Embedded ethics: Discourse and power in the New South Wales Police Service

Ray Gordon*, Stewart Clegg, Martin Kornberger

*Corresponding author for this work

Research output: Contribution to journalArticlepeer-review

Abstract

In this paper we report an ethnographic research study conducted in one of the world's largest police organizations, the New South Wales Police Service. Our research question was, `How do forms of power shape organizational members' ethical practices?' We look at existing theories that propose the deployment of two interrelated arguments: that ethics are embedded in organizational practices and discourse at a micro-level of everyday organizational life, which is contrasted with a focus on the macro-organizational, institutional forces that are seen to have an impact on ethics. Resisting this distinction between the `micro' and the `macro', we build on these two bodies of knowledge to explain ethical change as deeply embedded in power relations that traverse the scale of social action.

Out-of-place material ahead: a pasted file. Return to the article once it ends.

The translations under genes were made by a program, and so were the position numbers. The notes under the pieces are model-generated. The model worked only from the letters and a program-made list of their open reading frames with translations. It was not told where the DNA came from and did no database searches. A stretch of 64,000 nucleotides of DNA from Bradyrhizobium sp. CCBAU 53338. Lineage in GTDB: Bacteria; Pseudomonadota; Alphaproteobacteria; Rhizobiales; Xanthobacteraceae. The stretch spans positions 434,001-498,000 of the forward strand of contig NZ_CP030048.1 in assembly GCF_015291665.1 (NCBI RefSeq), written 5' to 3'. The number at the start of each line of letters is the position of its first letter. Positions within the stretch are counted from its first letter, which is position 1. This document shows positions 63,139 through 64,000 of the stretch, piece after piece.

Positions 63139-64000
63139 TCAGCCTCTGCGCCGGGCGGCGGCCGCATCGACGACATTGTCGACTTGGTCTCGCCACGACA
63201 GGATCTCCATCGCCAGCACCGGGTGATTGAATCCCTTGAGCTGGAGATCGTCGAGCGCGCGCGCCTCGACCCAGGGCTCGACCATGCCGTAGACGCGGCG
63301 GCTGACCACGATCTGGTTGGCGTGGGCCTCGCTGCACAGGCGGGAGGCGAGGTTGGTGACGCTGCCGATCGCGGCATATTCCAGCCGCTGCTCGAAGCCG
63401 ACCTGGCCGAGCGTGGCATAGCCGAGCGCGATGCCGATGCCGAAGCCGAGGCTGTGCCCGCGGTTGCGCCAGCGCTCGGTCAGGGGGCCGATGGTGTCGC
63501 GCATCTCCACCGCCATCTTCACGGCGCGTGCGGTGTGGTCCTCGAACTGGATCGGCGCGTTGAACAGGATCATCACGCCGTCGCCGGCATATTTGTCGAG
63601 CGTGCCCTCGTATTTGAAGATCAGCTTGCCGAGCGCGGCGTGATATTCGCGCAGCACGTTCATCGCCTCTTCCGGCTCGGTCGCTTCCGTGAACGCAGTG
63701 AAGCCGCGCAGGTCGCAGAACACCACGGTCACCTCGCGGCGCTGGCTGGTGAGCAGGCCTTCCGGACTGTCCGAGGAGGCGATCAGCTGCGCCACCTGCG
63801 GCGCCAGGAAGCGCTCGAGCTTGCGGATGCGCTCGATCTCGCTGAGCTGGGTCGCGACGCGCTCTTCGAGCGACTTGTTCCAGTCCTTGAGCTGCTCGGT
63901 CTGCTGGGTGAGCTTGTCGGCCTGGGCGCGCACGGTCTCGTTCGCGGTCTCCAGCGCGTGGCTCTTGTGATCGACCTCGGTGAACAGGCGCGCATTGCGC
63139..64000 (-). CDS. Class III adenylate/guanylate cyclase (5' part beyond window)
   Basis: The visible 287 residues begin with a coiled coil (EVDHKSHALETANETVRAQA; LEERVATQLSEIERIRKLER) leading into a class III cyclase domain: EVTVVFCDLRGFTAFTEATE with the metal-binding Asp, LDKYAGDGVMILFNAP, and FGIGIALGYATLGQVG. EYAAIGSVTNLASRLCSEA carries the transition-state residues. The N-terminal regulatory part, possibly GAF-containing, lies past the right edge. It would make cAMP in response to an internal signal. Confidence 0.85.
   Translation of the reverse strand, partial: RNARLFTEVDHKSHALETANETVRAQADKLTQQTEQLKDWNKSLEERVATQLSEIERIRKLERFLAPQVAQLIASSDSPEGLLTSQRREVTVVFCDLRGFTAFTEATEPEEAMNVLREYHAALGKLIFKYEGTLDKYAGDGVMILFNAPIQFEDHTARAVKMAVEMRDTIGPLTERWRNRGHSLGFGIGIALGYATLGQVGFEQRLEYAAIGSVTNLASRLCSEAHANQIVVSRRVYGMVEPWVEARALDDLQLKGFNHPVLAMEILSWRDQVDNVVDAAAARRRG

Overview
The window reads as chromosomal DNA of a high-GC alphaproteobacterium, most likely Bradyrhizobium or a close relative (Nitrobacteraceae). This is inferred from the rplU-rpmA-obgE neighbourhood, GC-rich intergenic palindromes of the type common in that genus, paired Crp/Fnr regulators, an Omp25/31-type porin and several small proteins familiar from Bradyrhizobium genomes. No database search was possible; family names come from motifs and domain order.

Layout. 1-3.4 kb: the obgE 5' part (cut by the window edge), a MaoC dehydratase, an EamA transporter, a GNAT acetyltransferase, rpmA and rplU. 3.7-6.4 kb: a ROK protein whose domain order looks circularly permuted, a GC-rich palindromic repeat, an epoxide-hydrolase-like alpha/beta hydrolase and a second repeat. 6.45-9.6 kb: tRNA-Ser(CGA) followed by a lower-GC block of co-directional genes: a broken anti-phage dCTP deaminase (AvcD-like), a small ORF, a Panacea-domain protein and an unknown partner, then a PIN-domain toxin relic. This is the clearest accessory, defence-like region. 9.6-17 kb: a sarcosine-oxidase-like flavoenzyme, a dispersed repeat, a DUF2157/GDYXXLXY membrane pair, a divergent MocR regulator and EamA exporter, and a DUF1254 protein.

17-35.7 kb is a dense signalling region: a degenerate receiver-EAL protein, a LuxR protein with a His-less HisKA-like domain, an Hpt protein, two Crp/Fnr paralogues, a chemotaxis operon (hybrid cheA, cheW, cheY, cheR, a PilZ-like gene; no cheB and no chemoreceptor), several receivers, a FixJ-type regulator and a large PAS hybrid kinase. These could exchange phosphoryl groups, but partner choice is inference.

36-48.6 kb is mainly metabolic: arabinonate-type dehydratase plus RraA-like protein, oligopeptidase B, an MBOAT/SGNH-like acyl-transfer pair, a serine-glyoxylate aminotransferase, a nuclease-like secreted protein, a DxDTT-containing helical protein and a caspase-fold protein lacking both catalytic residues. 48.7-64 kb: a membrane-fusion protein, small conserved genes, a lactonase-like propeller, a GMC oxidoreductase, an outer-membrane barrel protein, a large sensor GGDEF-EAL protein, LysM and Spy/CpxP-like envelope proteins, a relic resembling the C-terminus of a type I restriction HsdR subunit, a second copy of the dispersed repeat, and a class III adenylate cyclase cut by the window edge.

Original languageEnglish
Pages (from-to)73-99
Number of pages27
JournalOrganization Studies
Volume30
Issue number1
DOIs
Publication statusPublished - 1 Jan 2009

Keywords

  • ethics
  • power
  • practice
  • discourse
  • police organizations

Fingerprint

Dive into the research topics of 'Embedded ethics: Discourse and power in the New South Wales Police Service'. Together they form a unique fingerprint.

Cite this